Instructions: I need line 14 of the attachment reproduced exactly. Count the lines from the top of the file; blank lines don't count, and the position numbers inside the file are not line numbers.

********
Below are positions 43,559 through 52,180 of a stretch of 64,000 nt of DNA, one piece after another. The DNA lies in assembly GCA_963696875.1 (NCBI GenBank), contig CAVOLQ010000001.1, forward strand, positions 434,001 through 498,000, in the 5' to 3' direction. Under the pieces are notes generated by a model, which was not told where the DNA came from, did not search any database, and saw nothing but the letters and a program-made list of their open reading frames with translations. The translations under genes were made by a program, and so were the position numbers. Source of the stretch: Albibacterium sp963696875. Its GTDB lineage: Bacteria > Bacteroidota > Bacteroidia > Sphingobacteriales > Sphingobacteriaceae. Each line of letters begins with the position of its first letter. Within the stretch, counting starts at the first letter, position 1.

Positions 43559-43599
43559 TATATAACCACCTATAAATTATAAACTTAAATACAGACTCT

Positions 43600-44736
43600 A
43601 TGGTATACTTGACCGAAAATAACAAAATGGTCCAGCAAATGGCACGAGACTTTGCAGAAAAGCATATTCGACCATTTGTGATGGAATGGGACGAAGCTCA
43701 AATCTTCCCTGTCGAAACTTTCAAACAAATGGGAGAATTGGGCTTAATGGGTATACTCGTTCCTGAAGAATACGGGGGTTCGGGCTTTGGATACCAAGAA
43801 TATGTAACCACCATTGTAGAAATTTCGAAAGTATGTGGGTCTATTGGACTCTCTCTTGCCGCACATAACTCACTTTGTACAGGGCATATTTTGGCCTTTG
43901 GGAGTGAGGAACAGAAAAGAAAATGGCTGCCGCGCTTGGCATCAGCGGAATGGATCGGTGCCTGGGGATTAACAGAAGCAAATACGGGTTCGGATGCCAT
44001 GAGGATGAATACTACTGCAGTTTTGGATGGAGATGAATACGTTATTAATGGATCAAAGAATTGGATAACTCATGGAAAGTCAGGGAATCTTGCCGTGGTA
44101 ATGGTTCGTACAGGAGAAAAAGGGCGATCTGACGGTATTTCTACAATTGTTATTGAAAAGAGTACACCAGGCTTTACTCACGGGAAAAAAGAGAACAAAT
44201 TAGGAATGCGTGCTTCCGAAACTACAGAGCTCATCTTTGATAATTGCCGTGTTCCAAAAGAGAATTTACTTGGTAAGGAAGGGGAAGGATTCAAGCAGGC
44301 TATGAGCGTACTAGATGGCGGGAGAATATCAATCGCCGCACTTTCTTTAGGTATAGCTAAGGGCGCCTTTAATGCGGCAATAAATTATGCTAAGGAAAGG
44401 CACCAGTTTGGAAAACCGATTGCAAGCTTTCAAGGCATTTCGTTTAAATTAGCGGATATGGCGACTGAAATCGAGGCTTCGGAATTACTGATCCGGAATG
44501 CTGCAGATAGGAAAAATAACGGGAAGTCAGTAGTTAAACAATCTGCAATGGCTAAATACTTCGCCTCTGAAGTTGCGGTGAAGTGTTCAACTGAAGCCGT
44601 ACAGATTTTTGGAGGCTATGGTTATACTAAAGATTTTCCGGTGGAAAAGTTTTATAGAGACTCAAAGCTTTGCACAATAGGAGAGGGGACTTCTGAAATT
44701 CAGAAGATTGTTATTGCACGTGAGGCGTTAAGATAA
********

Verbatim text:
44401 CACCAGTTTGGAAAACCGATTGCAAGCTTTCAAGGCATTTCGTTTAAATTAGCGGATATGGCGACTGAAATCGAGGCTTCGGAATTACTGATCCGGAATG